It's just hard. It's hard being with drillers for 10-12 hours hearing about nothing but raunchy sex stories, of which 95% are more than likely completely made up, and cursing over dropped pipes, slippery work conditions or crushed liners and then making an hour long commute back to a motel room over mostly unpaved roads. It's strange to think that I went to college for four years to live this life. Would I have gone for it if I knew this is what I was getting myself into?

Don't get me wrong, there are good parts to my job as well. I love sitting in the office with geologists and engineers and building models and even building databases (though databases can get monotonous at times I still do enjoy it.) I love the pay and the ability I have to help people out when they need money or to just be able to say "I got this one," when I go out to eat with someone and not have to worry about how that's going to fit into my budget. Certain things about life right now are amazing. Field work is just so hard. I don't know how long I can sanely do field work at this frequency for an extended period of time. I hope once the Sevier Lake project is completed that I get to spend a few months doing desktop geology.

I guess overall this is a wonderful experience for me and is really helping me become a more well-rounded person. I'm learning so much. I'm doing a great thing for the surrounding community should a mine develop here bringing employment and commerce. It's just that being cut off from friends, family and anything that I care about for 12 of the last 13 days isn't something I dreamed of doing shortly after college, but I guess this is the life right here; a lonely motel room and a laptop and day old pizza. Staying up late, past 10pm, for the sake of writing a blog that I can someday reflect back on and hopefully remember these times as being a pretty good experience.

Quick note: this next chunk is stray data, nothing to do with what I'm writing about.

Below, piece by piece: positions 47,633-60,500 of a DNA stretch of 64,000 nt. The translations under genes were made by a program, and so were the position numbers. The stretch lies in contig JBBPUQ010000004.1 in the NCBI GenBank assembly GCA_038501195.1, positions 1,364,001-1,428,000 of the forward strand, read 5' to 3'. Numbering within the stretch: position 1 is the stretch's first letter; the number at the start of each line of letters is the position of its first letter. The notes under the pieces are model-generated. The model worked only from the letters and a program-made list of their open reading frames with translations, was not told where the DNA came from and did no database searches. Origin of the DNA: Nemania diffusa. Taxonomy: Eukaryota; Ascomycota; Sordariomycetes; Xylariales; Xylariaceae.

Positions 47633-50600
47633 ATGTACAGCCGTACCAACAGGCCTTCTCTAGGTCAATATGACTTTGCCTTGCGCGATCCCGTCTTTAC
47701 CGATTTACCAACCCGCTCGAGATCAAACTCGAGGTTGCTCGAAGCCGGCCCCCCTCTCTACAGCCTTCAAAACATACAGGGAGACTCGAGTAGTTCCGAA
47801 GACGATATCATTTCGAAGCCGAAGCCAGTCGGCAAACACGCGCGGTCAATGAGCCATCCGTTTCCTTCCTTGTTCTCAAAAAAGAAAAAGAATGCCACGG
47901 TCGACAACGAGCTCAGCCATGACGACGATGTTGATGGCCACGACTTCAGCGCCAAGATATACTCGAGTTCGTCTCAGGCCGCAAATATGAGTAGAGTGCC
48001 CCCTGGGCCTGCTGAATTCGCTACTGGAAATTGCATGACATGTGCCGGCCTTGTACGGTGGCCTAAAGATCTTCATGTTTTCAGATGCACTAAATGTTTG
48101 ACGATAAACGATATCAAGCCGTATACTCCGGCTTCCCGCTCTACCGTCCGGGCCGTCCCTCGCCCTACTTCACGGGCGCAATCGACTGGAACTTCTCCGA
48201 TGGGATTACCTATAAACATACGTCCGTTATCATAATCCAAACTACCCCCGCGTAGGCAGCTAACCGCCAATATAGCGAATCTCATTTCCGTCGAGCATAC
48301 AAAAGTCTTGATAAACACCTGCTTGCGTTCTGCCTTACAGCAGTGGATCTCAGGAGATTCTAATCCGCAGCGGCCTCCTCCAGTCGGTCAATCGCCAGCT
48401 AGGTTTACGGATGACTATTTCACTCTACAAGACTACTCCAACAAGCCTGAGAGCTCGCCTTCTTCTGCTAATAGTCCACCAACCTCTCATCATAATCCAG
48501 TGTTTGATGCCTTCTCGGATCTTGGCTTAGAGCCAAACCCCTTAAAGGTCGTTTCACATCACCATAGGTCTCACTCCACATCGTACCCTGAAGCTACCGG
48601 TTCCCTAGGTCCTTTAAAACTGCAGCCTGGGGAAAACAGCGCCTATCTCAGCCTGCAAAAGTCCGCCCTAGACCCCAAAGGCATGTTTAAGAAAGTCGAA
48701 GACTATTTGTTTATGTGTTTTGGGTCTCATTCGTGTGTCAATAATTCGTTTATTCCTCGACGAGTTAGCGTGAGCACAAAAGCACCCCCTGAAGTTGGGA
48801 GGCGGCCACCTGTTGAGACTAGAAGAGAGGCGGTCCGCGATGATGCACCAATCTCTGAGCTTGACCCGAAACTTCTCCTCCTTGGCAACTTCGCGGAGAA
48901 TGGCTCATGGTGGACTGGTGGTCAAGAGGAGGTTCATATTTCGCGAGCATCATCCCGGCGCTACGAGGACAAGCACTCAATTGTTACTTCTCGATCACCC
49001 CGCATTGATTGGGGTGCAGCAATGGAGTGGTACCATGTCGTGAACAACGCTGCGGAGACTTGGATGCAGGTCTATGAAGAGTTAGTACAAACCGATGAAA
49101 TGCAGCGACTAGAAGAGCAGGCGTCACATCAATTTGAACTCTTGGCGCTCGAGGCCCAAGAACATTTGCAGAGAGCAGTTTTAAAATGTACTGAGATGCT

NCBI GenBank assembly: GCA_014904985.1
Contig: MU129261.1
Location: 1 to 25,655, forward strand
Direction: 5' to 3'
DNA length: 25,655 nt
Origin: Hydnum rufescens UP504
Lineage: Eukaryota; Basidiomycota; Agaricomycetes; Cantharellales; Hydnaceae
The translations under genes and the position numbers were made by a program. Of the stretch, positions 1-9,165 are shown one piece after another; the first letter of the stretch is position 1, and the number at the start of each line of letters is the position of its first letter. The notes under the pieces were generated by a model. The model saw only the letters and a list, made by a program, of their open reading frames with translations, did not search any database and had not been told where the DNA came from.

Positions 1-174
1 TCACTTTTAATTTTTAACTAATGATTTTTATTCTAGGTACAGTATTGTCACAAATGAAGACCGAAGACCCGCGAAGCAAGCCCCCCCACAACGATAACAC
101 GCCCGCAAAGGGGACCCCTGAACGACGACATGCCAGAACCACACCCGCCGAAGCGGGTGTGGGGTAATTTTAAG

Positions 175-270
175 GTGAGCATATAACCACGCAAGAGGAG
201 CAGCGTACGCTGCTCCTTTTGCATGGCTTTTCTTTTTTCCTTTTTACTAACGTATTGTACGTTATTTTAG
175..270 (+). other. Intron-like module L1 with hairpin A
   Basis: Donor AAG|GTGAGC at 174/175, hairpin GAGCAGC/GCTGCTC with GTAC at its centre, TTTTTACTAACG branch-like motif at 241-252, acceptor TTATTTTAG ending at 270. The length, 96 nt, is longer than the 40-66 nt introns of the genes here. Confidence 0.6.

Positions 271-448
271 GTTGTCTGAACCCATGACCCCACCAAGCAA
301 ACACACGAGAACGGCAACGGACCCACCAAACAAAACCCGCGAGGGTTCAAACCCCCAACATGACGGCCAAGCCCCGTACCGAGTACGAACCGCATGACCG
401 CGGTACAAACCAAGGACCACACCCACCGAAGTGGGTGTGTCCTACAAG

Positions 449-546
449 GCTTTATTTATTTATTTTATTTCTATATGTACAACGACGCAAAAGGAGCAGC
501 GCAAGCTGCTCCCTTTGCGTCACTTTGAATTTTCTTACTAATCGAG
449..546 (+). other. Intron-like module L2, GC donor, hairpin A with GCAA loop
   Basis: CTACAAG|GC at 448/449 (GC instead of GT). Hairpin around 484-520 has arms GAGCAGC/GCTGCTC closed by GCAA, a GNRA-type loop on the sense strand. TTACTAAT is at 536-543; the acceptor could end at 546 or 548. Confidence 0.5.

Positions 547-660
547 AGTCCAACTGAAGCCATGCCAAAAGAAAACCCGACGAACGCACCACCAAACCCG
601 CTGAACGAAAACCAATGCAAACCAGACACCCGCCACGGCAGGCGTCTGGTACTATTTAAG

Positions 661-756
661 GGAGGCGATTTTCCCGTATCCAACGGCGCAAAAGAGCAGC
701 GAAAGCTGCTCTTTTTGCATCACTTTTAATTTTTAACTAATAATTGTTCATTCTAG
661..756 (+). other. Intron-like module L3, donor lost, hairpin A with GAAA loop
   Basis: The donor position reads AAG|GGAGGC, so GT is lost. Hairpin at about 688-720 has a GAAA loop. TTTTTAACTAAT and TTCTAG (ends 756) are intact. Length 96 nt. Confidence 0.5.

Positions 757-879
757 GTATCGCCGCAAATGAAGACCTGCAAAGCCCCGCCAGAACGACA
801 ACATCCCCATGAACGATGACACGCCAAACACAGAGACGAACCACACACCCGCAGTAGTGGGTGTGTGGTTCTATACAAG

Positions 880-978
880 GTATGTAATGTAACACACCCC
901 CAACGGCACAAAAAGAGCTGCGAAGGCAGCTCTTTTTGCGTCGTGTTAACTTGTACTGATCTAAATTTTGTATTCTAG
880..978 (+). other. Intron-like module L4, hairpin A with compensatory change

Thursday, November 3, 2011


That's how many people there are now on our planet.

Interesting. I thought out of boredom, and since having worked for the census bureau for 3 months I am obviously an expert on population (not really), I would put together a collection of interesting stats based on that number.

When I was born, on January 30th, 1986 there were 4,912,946,909 people alive, according to a cool little calculator on the BBC website I used. You can use it here The world population has since increased by 30%, or roughly 1.2% per year.

3,563,000,000 people on the planet are female.
485,000,000 of those fall within an age range in which I would consider dating. (20-29)

1,400,000,000 people on the planet currently have a viral STD.
That leaves 388,000,000 for me to date if I disqualify those with STD's.

700,000,000 left handed people are alive today.
This means only 38.8 million of the dateable people for me would have to eat dinner sitting to my left.

94.5 million "geniuses" (People with an IQ over 145) are currently living today.
This leaves 27,000 females who would be around my age, STD free and intelligent enough for me to date (I'm obviously kidding about this one. I prefer intelligence around my own, which is clearly below IQ=145)